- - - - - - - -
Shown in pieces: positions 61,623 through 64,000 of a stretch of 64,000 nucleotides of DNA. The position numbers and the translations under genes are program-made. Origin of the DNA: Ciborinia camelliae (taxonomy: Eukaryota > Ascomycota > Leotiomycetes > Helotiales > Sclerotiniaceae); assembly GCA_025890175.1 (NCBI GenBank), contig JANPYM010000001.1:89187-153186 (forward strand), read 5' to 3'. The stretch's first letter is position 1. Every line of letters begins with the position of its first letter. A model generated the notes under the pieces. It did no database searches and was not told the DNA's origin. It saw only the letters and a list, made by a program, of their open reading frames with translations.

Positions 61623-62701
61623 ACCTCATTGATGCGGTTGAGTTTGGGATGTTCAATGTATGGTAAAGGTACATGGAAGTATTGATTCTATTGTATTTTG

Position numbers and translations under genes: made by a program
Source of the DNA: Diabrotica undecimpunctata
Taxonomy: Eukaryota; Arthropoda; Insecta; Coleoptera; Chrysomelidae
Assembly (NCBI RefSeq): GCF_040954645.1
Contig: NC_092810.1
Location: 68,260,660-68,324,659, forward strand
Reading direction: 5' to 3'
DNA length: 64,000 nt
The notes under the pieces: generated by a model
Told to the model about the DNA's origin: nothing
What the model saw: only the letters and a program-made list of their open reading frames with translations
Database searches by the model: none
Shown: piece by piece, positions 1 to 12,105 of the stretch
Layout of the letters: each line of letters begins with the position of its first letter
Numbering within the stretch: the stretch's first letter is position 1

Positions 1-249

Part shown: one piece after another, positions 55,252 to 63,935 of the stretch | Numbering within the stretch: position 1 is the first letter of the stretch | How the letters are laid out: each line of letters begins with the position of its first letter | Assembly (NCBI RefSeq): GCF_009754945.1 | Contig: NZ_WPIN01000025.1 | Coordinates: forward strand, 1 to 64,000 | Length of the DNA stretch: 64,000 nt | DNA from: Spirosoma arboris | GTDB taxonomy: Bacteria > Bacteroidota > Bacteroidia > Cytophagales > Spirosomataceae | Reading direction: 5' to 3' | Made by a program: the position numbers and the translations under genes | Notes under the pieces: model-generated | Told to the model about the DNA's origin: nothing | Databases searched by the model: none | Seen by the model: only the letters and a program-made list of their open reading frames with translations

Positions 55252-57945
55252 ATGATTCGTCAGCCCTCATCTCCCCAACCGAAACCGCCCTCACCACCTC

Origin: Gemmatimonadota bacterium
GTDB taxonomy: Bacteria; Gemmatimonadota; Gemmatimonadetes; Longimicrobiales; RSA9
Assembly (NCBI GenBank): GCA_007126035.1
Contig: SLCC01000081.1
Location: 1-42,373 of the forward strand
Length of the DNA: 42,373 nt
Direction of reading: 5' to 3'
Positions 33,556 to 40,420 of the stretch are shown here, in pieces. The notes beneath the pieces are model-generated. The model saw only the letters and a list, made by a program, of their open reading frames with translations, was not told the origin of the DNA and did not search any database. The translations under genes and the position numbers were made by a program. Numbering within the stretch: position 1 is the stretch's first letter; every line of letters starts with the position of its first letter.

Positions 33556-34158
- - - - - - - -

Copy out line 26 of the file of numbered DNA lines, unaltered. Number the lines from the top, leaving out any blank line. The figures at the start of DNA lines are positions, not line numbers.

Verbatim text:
Contig: SLCC01000081.1